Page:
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Personally, I don't know why anyone will play Atari Lynx, GameGear, Sega NOMAD or TurboExpress on batteries. I game with AC adapter with all these handhelds.

 

That being said, I'm glad someone took the effort to measure the power consumption of modern LCD vs old LCD. If I were to guess why the modern LCD is using MORE power than the old one, I'd say 80% of the power is being consumed by the FPGA (Xilinx 3) and not the switching power regulator or LCD screen. The LCD screen (if I'm not mistaken) is LED backlit which is a heck of a lot more efficient than the florescent tube in the original Lynx. BUT, the LCD screen does need to communicate with the Lynx PCB, and the FPGA is doing that for you. It's practically a CPU running there! (probably more powerful than what's on the Lynx itself!). That's where you're losing all the power.

Edited by leonk
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The old LCD used CCFL which is power guzzler by itself. There was an old post where someone measured the power draw after disabling CCFL, Lynx was drawing about 120mA. If you used the backlight button, it turned off both the backlight and the LCD and got to 75mA. So the old LCD by itself was using about 45mA and the CCFL was about 150mA.

 

The new LCD with the LED backlighting is probably less than old LCD but the chip did draw the most converting from original Lynx video to work on new LCD.

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Personally, I don't know why anyone will play Atari Lynx, GameGear, Sega NOMAD or TurboExpress on batteries.

Uhhh so that they can play them anywhere including places where a power outlet isn't available?
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Personally, I don't know why anyone will play Atari Lynx, GameGear, Sega NOMAD or TurboExpress on batteries. I game with AC adapter with all these handhelds.

 

That being said, I'm glad someone took the effort to measure the power consumption of modern LCD vs old LCD. If I were to guess why the modern LCD is using MORE power than the old one, I'd say 80% of the power is being consumed by the FPGA (Xilinx 3) and not the switching power regulator or LCD screen. The LCD screen (if I'm not mistaken) is LED backlit which is a heck of a lot more efficient than the florescent tube in the original Lynx. BUT, the LCD screen does need to communicate with the Lynx PCB, and the FPGA is doing that for you. It's practically a CPU running there! (probably more powerful than what's on the Lynx itself!). That's where you're losing all the power.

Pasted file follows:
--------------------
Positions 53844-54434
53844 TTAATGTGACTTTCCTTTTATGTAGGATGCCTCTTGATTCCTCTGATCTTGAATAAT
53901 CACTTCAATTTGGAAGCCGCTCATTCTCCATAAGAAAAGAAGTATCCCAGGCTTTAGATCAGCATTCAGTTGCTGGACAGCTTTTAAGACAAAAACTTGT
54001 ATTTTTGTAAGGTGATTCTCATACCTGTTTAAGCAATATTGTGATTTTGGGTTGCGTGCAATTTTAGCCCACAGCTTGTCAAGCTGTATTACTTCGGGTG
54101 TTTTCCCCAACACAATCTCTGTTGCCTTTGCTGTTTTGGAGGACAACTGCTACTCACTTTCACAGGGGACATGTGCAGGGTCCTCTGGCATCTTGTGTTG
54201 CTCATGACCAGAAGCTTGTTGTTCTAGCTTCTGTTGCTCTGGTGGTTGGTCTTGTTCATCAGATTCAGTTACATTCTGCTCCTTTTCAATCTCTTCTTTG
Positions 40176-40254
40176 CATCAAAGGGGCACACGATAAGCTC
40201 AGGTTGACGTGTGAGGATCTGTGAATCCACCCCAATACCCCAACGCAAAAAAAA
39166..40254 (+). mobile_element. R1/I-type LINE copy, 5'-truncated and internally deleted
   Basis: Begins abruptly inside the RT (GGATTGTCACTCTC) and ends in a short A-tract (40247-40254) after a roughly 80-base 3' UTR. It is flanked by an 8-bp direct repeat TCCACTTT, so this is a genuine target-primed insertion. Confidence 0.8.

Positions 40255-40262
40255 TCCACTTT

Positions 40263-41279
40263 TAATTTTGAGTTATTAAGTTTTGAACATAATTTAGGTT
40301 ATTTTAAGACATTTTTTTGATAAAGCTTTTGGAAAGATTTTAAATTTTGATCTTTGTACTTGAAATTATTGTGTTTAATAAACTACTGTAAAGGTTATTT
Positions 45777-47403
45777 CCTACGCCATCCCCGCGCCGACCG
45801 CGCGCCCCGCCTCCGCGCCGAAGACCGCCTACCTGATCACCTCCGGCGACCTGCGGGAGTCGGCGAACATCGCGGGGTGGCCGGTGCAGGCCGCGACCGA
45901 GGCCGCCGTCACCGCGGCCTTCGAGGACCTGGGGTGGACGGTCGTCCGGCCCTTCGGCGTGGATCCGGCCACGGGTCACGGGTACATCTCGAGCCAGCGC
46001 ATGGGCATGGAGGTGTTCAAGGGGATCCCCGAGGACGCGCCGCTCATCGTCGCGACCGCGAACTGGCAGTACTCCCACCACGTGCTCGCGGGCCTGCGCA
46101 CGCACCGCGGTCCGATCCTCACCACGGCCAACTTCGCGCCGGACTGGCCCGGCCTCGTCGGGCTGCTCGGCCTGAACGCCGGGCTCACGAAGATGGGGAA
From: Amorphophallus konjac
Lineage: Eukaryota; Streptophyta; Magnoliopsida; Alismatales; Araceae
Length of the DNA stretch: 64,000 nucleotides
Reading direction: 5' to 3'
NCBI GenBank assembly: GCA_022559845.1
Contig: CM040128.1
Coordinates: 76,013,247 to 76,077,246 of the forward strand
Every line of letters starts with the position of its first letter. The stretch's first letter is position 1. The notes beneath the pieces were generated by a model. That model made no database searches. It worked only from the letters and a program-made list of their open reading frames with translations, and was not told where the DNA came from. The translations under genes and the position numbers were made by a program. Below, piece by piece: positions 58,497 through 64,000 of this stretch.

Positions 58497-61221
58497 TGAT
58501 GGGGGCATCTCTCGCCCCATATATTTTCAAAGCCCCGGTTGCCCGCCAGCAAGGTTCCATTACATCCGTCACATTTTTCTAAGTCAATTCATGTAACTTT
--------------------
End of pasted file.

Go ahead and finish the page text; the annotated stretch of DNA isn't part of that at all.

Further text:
I thought it would be common sense to conclude it's the FPGA because I thought a few people had modded their Lynxes - long before the McWill screen upgrade - by swapping out the existing LCD's bulb with a modern LED and went from just a few hours of gaming on batteries to 4-8 hours usage….

 

Is there a more energy efficient version of that FPGA?

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Are people still taking retro consoles with them to places where there is no power outlet? (Camping, the beach)? For those places, I bring my 3DS or PSP. Easy to emulate retro consoles on them. Lower risk of loosing a $400 console too (after cost of console, new LCD and mod cost that's what it ends up costing to most people vs cheap $40 PSP)

 

To each their own I guess. I personally love restoring these old consoles (even to stock) just to keep them out of landfill. Can't imagine helping the cause of I'm dumping dozens of AA batteries every week.

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I've done a few of the 5V regulator mods, and I also don't like the effects. Its great to have a modern regulator in there, but each lynx is a little different. Some think the batteries are low (maybe an issue with the noisy converter), and as you said the battery drain issue and inability to run on lower voltages.

 

I'm thinking instead of just building a crowbar circuit for overvoltage protection and putting that in line.

 

Also - What did you use for a zener replacement? I'd like to make that standard on all my lynx refurbs.

 

Here's a great crowbar circuit for reference: http://www.allaboutcircuits.com/projects/c-biscuit-power-crowbar-protection-circuit-for-5v-regulator/

 

I'll probably use that same design and make a nice small package to put inside the lynx. Then we have fused protection against failure!

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Yeah, the whole rechargeable thing isn't bad.. but it would be nice to be able to use the original circuitry as it does have less draw.

 

Looking at the original circuit, it sure looks like a 5V shunt regulator to me.

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It's just a transistor and a zener diode in emitter-follower (I think) and what it does is pull the rail from unregulated to 5v by dumping excess down but if either the part fails it will not block excess voltage from getting through.